Some of today’s most influential people in philanthropy and humanitarian efforts agree with the notion that peace starts at the individual level. Though they work through various organizations and initiatives, they all have their eyes on Berlin, Germany for the World Peace Festival (WPF) in August 2010. This global, UN-backed peace event has also attracted the attention of the YPO-WPO, so we’re hosting a Global Conference call with WPF founder and one of his top team members. Join us for this inspiring, empowering call.
The WPF has received huge support from the United Nations, Nobel Peace Prize winners, CEOs, celebrities, artists and outstanding individuals from all walks of life. On our call, WPF founder Tom Oliver will explain the festival’s work on showing people how to be at peace with themselves, others and the environment. He will explain the two key cornerstones of the festival, Tools for Peace and the Cells for Peace, which provide a sustainable, practical path to global peace. We’ll also hear from Scilla Elworthy, as she and Oliver discuss how:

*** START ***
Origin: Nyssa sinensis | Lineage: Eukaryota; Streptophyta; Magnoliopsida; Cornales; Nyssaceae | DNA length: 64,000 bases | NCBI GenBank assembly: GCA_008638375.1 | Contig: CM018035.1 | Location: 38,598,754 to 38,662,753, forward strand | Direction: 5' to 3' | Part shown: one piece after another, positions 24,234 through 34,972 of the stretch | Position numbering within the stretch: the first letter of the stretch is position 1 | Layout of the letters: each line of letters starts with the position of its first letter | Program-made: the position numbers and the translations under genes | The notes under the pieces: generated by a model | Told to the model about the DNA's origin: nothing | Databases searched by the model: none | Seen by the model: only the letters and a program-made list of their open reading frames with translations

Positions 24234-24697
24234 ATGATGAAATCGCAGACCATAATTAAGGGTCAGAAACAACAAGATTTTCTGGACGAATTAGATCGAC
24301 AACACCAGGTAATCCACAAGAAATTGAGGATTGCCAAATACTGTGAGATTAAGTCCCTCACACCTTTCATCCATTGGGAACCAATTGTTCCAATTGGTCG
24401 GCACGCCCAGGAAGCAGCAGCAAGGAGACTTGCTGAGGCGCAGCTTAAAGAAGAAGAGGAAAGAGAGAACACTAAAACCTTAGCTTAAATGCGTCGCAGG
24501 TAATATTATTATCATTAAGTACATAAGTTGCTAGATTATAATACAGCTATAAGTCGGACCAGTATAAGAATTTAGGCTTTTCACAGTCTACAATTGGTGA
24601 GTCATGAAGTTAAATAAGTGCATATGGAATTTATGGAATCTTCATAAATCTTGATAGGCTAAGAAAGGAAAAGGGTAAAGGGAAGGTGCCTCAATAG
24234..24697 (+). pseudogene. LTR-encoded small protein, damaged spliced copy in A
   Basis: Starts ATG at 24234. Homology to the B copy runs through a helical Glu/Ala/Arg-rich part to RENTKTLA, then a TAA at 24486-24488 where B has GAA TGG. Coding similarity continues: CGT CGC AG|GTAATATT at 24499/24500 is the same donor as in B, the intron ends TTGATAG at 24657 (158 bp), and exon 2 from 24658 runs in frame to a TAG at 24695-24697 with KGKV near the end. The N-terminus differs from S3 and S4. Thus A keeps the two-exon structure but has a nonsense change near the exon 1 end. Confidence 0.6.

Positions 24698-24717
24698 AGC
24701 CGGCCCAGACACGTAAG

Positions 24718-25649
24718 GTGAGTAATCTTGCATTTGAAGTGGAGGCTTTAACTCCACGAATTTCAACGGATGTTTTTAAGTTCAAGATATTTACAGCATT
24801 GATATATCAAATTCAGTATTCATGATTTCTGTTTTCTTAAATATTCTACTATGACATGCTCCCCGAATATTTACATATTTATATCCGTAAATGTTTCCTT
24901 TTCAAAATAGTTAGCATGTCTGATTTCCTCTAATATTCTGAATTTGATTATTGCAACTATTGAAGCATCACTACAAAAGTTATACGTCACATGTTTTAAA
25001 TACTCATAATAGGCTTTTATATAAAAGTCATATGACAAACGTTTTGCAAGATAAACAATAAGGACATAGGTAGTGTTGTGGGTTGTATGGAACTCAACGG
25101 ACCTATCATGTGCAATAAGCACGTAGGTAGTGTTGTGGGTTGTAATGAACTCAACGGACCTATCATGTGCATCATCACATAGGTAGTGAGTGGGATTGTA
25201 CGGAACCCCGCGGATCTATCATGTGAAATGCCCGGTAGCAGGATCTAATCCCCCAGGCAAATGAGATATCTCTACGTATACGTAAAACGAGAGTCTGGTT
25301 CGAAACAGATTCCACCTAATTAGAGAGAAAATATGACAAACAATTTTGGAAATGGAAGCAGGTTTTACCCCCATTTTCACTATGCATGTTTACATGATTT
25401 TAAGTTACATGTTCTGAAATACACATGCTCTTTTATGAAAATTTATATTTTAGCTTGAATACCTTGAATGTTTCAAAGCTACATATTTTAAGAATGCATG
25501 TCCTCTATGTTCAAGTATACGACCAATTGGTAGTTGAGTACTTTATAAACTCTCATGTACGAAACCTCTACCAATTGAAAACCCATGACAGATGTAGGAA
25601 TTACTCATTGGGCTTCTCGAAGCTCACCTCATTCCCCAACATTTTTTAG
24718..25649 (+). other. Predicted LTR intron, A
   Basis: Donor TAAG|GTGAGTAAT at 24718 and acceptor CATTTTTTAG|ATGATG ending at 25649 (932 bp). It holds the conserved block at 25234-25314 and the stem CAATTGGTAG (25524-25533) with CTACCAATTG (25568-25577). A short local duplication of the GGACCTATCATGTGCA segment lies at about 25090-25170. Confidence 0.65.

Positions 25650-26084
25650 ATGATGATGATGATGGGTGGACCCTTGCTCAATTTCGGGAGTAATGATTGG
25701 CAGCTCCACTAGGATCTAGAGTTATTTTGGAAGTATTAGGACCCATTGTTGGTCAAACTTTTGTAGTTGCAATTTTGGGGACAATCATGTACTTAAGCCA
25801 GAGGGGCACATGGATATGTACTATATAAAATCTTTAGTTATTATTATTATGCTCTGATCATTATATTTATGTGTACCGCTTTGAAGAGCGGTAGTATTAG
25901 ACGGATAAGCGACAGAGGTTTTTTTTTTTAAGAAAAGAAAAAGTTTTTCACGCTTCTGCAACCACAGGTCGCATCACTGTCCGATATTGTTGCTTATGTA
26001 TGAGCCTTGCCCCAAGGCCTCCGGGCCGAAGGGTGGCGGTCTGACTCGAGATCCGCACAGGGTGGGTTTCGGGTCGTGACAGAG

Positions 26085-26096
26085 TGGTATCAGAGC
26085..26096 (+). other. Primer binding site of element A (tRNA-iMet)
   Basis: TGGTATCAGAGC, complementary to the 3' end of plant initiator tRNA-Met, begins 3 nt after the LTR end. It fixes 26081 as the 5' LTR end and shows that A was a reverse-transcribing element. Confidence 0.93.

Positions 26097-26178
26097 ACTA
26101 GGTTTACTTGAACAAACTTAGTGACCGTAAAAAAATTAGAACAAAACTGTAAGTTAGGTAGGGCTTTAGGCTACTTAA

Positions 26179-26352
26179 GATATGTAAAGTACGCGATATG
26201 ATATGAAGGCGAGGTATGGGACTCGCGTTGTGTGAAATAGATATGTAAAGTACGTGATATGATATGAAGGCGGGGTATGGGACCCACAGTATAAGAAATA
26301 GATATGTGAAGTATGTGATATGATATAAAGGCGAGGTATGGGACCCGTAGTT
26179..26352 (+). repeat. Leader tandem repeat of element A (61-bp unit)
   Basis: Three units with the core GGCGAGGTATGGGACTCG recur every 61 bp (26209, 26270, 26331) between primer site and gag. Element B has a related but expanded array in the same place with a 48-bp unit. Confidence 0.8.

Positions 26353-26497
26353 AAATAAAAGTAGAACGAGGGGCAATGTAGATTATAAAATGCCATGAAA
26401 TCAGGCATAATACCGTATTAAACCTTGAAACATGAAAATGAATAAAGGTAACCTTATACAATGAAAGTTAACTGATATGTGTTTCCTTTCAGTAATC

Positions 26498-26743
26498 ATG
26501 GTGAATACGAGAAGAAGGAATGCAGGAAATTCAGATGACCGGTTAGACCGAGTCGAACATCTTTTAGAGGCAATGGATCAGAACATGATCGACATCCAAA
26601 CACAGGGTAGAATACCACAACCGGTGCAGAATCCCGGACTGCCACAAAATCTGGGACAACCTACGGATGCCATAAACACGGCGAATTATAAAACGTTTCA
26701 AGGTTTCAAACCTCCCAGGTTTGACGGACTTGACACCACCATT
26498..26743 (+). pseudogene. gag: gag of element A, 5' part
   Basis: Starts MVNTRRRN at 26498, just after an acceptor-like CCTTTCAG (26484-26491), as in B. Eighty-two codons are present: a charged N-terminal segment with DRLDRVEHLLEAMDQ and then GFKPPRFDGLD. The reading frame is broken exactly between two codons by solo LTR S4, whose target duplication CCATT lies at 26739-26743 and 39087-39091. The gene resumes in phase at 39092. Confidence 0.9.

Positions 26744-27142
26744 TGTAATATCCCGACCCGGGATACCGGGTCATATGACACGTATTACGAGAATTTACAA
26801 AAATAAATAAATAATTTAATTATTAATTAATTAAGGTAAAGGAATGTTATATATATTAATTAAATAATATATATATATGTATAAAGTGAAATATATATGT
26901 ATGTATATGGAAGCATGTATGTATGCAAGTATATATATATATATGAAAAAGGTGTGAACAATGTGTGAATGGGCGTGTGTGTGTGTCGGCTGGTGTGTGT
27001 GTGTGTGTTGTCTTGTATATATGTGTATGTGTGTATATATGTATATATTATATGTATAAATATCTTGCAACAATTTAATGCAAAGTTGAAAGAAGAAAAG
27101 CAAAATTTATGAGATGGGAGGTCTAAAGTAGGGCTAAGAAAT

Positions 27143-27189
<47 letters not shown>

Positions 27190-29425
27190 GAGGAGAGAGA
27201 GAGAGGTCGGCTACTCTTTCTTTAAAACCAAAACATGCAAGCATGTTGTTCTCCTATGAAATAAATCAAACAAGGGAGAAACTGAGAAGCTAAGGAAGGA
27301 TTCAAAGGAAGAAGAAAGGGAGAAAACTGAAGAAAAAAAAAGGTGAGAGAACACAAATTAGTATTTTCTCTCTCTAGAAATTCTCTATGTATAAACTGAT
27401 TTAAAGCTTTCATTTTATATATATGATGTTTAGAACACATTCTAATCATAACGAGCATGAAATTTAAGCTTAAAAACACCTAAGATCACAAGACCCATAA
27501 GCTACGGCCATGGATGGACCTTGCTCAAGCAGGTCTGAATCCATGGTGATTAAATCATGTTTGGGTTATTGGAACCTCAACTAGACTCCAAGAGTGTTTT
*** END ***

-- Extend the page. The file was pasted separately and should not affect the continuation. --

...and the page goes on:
– world peace starts with personal peace
– you can be the change you want to see in the world
– the new age of individual empowerment and social responsibility comes from the bottom up instead of top down
– people can learn from their enemies
Don’t miss this important call. You will gain a new perspective and valuable tools to help you approach all of your philanthropic and leadership efforts.
Tom Oliver is the founder and CEO of the World Peace Festival Berlin 2010. He is a true Renaissance man, with a German and U.S. background, degrees from the Wharton School of Business and the University of Cologne, and a successful career as a singer, songwriter, performer and pianist. His vision is to spread peace around the world, beginning with each individual.
Dr. Scilla Elworthy, three-time Nobel Peace Prize Nominee and adviser to Richard Branson, Nelson Mandela and Peter Gabriel on the creation of the Elders, is one of the WPF’s core team members. She has a long history of forging peace when others have failed, including founding the Oxford Research Group, which developed effective dialog between nuclear weapons policy makers and their critics. This work was recognized with the Niwano Peace Prize in 2003.